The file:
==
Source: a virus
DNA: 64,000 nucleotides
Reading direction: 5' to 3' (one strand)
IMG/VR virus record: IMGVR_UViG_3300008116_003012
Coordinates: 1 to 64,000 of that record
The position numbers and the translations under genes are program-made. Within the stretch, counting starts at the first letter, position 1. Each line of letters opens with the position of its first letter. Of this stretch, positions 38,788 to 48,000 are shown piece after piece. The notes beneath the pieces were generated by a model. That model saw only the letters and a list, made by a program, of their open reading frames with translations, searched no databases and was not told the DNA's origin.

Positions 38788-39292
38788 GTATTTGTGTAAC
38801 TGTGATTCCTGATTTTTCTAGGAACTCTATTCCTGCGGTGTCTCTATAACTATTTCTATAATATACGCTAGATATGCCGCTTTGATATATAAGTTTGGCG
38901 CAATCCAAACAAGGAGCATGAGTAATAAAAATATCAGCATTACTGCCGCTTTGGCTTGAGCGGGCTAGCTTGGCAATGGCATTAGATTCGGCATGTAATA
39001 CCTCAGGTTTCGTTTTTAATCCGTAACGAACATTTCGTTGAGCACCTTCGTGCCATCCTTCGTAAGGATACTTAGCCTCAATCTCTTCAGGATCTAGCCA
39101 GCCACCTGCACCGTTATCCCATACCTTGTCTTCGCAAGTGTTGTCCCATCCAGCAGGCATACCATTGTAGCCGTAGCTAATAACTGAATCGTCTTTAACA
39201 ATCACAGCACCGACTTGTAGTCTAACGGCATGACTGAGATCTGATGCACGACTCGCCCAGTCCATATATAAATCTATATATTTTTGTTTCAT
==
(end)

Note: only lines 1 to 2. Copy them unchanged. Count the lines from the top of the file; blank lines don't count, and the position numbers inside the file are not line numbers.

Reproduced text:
Source: a virus
DNA: 64,000 nucleotides